The two harder parts of this preparation period have been figuring out flights and choosing my living option. When I went to Guatemala, I stayed in a homestay. It was a great experience; I loved having authentic food cooked for me, someone who knew the town and about fun events to keep me connected, and someone to speak Spanish with. However, there were some aspects that I did not like as much. First, my house mom had a big guard dog that she would put at the door each night. This meant that she would have to stay up if I went anywhere at night until I got back. Because of this, I did not often go places after dinner because I did not want to inconvenience her. Also, in general when I was around the house, I always felt the need to be extremely cautious and respectful because I was staying in someone else’s home. Of course, this is how you should always be while staying at someone else’s house, but due to my personality I almost was overly cautious and respectful. This was a bit stressful for me and made me want to try staying in an apartment this time around. However, I recently changed my mind and decided that staying in a homestay is an experience that I will not have again and could help to make my stay in Mexico even more meaningful. So, homestay it is. I am excited to get to meet the family I will be staying with, to eat the food they cook, and to enjoy the experience of living there.

     So, housing figured out. Good. Now, the dreaded booking of flights. This is always the hardest part of any trip. For Puebla, it would be fairly simple, except of course I have decided to make it a little more difficult. I am planning on visiting Guatemala before I head to Mexico so that I can visit my friend who lives there and also have a chance to go back to the country where I have had such great memories! Unfortunately, this complicates my flight plans a little. I think I finally figured the plan out today, but it will include bussing from Mexico City to Puebla and returning to Guatemala in December in order to go home (this makes the flights round-trip and thus cheaper). So my advice for other fellow travelers: Don’t be like me, keep it simple. Always go for round trip tickets if you can. Live in cities with an airport hub (seriously, you will save so much money on flights and avoid having to worry about stressful layovers). But most of all, TRAVEL.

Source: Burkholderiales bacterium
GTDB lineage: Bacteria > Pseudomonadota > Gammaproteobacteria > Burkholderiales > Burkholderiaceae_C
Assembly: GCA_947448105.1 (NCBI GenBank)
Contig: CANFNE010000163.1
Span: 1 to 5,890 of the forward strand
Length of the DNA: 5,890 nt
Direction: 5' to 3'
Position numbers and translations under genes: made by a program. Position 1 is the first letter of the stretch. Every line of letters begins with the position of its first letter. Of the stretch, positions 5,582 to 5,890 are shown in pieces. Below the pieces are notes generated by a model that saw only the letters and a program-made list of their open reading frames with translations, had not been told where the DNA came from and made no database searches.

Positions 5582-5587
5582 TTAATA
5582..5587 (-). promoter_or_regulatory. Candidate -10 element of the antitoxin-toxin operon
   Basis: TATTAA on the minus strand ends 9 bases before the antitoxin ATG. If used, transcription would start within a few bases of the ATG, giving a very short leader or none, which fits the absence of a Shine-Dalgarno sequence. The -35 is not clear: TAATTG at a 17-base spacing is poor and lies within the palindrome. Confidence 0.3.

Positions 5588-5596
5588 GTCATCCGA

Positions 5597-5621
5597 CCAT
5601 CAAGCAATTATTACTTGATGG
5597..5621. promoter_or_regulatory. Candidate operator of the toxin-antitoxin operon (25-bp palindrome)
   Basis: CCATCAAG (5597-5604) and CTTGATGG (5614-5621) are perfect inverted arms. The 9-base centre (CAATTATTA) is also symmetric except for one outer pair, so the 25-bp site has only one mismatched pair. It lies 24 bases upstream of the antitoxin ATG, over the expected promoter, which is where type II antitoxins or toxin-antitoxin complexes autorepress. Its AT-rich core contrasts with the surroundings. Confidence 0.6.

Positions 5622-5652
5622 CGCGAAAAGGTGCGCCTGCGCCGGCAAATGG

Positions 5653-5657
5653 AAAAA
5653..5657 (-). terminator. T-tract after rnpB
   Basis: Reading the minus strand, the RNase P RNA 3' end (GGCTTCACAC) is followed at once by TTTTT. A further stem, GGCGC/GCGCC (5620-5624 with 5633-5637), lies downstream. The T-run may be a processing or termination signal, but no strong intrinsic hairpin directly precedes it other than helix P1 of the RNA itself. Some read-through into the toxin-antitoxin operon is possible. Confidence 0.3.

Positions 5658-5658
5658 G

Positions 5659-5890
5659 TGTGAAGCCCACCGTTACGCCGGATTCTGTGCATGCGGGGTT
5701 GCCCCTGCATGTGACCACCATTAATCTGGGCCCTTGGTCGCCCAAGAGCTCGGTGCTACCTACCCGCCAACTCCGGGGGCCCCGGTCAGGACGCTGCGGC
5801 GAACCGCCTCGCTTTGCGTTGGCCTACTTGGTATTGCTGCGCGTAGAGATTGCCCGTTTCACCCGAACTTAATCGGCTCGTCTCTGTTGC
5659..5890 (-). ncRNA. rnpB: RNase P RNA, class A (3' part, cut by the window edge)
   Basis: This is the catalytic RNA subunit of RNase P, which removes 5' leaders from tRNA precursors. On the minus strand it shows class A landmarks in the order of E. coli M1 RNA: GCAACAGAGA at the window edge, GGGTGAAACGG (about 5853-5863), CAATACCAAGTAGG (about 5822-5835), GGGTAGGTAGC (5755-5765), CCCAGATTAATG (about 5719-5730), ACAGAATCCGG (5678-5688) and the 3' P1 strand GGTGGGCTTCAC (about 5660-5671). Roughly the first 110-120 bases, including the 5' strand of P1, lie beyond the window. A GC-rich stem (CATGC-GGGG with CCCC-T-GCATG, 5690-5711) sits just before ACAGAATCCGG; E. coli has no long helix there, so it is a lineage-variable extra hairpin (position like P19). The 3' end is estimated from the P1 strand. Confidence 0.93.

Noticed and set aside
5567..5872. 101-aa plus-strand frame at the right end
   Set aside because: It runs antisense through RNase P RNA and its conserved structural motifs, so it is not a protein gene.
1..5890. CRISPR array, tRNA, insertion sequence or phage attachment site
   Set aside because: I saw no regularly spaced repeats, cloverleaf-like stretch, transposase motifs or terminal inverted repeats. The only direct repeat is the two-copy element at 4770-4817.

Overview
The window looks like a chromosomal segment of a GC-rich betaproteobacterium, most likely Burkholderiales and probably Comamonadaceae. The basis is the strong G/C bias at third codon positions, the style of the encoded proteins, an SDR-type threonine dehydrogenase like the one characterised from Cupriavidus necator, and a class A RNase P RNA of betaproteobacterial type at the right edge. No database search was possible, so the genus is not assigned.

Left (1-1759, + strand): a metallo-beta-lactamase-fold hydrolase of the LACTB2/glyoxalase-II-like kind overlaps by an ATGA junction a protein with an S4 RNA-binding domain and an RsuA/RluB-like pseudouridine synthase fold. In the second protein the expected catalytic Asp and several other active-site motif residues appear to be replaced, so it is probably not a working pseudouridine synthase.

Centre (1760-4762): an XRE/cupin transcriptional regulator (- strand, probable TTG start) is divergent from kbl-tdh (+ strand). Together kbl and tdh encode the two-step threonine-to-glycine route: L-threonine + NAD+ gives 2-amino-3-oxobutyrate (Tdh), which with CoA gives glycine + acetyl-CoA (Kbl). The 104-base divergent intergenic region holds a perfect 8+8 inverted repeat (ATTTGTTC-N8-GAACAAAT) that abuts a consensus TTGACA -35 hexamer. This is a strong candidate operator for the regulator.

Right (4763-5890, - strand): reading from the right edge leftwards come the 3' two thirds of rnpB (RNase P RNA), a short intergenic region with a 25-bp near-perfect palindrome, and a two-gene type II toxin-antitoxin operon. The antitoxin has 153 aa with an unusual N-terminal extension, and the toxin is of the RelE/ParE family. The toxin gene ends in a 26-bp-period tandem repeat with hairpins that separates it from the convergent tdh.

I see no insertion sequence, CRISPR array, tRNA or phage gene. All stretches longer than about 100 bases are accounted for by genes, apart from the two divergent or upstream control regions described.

The past week my mind has been constantly thinking about Mexico and all the exciting things I want to plan to do while there. I have been researching, learning, preparing. I cannot wait. Traveling to other countries is what I live for! I am so grateful to have the opportunity as a Global Engagement Fellow to study abroad not once, but twice during my time in college!

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Catalan Nationalism Talk- March 29th, 2018